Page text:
Social networking sites are in essence a meeting place of groups of people. Those who are not a group will join a group and with the metaphysical bonds of internet it’s a group bonded with fragile existence. In their book, Aronson, Wilson & Akert (Social Psychology), normative social influence dictates that to belong, a person will join a group cohesive respond. As such, internet users are susceptible to mass opinion which has been initially created. In this case, negative comments for Honda Accord Crosstour. The anonymity aspect of internet commenter is also at play here. Under the disguise of nicknames and email accounts, a person can speak to their heart content without needing to heed manners of speaking.
Tread Slowly and Take The Right Step
Some believe that any publicity is a good publicity, as it will make the object in question will be at the top of the mind. Coupled with coverage from other media, it is hoped becoming viral, creating buzz marketing. However, personally I found this is disturbing to say the least. Bad publicity is bad publicity no matter how we look at it. It might become a top of mind, but a top of mind on negative terms or at least not the perceived value they wanted. Awareness might be high, but it will prevent the masses or wider target audience even from entering “Interest” aspect of AIDA. While our competitors are trying to do what they can to tease our intended target market sway towards them, using the bad publicity we have gathered as a leveraged towards them.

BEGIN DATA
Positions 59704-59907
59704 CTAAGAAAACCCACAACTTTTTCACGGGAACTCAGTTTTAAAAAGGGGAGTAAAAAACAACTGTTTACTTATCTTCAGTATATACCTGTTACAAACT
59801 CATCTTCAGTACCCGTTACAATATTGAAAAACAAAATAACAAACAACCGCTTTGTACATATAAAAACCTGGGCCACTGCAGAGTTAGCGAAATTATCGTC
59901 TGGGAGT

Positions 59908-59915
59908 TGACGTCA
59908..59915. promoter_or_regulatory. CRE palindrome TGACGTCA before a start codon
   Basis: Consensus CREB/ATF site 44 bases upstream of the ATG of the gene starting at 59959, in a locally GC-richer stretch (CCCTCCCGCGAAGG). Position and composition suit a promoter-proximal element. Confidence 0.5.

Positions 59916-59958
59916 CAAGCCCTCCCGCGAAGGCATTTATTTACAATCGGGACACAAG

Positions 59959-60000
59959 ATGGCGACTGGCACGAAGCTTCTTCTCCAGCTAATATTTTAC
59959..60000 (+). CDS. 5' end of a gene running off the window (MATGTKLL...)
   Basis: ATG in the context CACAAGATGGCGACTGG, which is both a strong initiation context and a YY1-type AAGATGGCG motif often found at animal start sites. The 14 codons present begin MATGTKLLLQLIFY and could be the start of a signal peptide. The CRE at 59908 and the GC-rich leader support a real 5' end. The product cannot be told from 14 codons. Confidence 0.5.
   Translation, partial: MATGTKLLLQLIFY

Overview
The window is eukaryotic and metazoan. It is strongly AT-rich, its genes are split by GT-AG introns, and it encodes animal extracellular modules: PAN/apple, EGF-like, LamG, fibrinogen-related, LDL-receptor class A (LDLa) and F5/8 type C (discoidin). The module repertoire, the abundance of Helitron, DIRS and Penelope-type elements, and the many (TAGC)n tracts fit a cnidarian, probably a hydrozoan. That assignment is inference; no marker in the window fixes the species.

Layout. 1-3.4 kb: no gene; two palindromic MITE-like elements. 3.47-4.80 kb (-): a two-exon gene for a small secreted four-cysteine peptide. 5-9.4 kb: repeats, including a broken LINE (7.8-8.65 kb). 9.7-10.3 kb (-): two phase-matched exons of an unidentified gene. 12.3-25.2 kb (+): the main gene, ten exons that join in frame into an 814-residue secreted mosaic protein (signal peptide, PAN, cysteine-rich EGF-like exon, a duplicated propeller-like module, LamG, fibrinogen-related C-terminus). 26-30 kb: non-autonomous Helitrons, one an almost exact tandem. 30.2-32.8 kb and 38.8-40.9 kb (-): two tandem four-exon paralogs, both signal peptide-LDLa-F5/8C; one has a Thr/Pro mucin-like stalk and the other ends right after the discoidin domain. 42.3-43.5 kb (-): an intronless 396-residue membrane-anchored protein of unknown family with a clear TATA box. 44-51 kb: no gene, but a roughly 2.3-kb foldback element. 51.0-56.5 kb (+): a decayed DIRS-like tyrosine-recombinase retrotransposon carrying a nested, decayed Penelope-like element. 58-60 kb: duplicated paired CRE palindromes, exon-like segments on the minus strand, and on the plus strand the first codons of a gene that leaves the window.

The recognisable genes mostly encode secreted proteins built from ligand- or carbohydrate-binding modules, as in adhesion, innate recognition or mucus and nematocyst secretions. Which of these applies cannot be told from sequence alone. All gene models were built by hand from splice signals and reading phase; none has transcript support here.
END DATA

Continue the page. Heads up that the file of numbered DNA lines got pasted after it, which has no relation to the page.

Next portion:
The use of Internet as a medium to advertise is a great idea. However, I concur that when selecting media to advertise, we need to go back to the basic by analyzing which media to use based on the target market preference. Most companies which successfully advertised using social networking media usually works around the internet itself, thus the relevance of using the internet as medium.
Honda Accord Crosstour Facebook fiasco was caused by Honda eagerness to adopt new age media, without considering thoroughly who the majority user of social networking was. Free advertising is one thing, but targeted media coupled with creative approach are still the key success factor to win the attention of target markets in today’s crowded media.
This short analysis was actually a case study I submitted to an agency when I applied for a planner position. A bit much I think, but considering that I’ve been working on client side for quite a while, a case study to showcase what I can deliver to them should be sufficient.
In short, does Honda made a mistake using Facebook to market the Crosstour? Personally I think is yes, it’s a blunder. Most people (including me) always look at face value, that we draw conclusion based on what I see first/first impression. When the Crosstour was revealed, it just looked weird on the photos, no specs, no driving impression, just weird car on photos.
I wonder why Honda didn’t just used the same ol’ media outlet like automotive reviewers? Because reading every bit review of the car net brilliant result. Not much cargo space, but refinement, driving, and comfort scores full marks. The reviews creates positive marks for the Crosstour, and Honda can utilize this reviews rather than using Facebook.